Huawei to expand further beyond handsets

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People visit the exhibition area of Huawei during the Mobile World Congress (MWC) in Barcelona, Spain, on March 1, 2022. [Photo/Xinhua]

Huawei Technologies Co said on Wednesday it will step up efforts to expand its presence in the commercial hardware market in its latest effort to pursue new growth opportunities beyond smartphones amid foreign government restrictions.

Yu Chengdong, a member of Huawei's executive board, said: "The company has rebranded its consumer business group that includes smartphones, PCs and other consumer-oriented businesses, into a device business group, to showcase its determination to tap into enterprise-oriented businesses such as PCs used in offices, desktops and large displays for industry customers."

Huawei's new group will focus on providing office hardware and software solutions for key sectors including education, healthcare, manufacturing, transportation, finance and energy, Huawei said.

Huawei's consumer business group used to contribute the most to the overall revenue of the company. But due to tough US government restrictions on Huawei's access to crucial technologies including semiconductors, the company's smartphone sales plunged.

In the fourth quarter of 2021, Huawei's consumer business group revenue dropped nearly 50 percent to 243.4 billion yuan ($38 billion).

According to market research company Counterpoint, the company's global smartphone market share fell below 4 percent since the first quarter of 2021, compared with its peak of 20 percent in the second quarter of 2020.

Amid such a context, Huawei has been working hard to find new growth engines to offset its declining smartphone business.

At an online product launch on Wednesday, Huawei unveiled its latest commercial tablets, smart wearables and displays equipped with its self-developed HarmonyOS. Huawei also provides a customized full-scenario payment solution called Huawei Payment for government clients and small and medium-sized enterprises.

Xiang Ligang, director-general of the Information Consumption Alliance, an industry association, said sales channels constitute the biggest difference between consumer-oriented and enterprise-oriented businesses. The former relies on retail stores, while the latter depends on close partnerships with customers from industries.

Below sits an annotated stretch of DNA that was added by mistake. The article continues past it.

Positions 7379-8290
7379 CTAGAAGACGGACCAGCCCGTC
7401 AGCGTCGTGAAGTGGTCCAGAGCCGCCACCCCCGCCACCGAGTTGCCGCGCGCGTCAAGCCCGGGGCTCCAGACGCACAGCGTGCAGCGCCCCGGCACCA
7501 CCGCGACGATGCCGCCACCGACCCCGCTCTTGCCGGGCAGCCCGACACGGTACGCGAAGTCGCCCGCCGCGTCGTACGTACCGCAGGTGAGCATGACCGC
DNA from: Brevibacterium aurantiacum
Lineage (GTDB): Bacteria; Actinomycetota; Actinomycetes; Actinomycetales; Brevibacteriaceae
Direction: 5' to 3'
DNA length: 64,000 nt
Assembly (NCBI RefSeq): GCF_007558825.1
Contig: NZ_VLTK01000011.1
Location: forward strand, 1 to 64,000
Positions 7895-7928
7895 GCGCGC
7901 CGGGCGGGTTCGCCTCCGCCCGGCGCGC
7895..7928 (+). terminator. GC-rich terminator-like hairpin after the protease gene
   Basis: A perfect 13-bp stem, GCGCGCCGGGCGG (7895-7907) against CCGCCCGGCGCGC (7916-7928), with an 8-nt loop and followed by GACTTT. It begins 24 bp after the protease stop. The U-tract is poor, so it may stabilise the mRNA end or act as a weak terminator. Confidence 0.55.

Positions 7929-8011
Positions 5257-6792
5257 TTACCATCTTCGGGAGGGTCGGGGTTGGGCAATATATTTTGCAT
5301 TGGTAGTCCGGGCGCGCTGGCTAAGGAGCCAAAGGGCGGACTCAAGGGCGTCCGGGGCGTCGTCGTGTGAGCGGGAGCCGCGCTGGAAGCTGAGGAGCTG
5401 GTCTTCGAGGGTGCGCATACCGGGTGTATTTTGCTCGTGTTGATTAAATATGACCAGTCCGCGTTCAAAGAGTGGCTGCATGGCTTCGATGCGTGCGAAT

Huawei's advantages in product performance, quality as well as research and development can still give it an edge in enterprise-oriented business, Xiang said, adding that Huawei has accumulated experience in targeting industrial customers in its 5G base station business.

Huawei is also continuing its drive for development of the OpenEuler operating system as part of its broader push to solve China's lack of homegrown operating systems for fundamental digital technologies.

OpenEuler is designed for enterprise customers and can be used in devices such as servers and cloud computing. Last year, Huawei donated its Euler operating system to the OpenAtom Foundation, a major open source foundation in China, to become an open-source OS.

Jiang Dayong, director of the OpenEuler Community, said the OpenEuler open source community has attracted more than 8,000 developers and 330 partners such as chip makers, software companies and hardware makers. At present, the cumulative installed capacity of OpenEuler stands at more than 1.3 million in industries such as finance, transportation and telecom, which means the system is ready for faster growth.

Jiang said he expects about 2 million new installations of OpenEuler in 2022.

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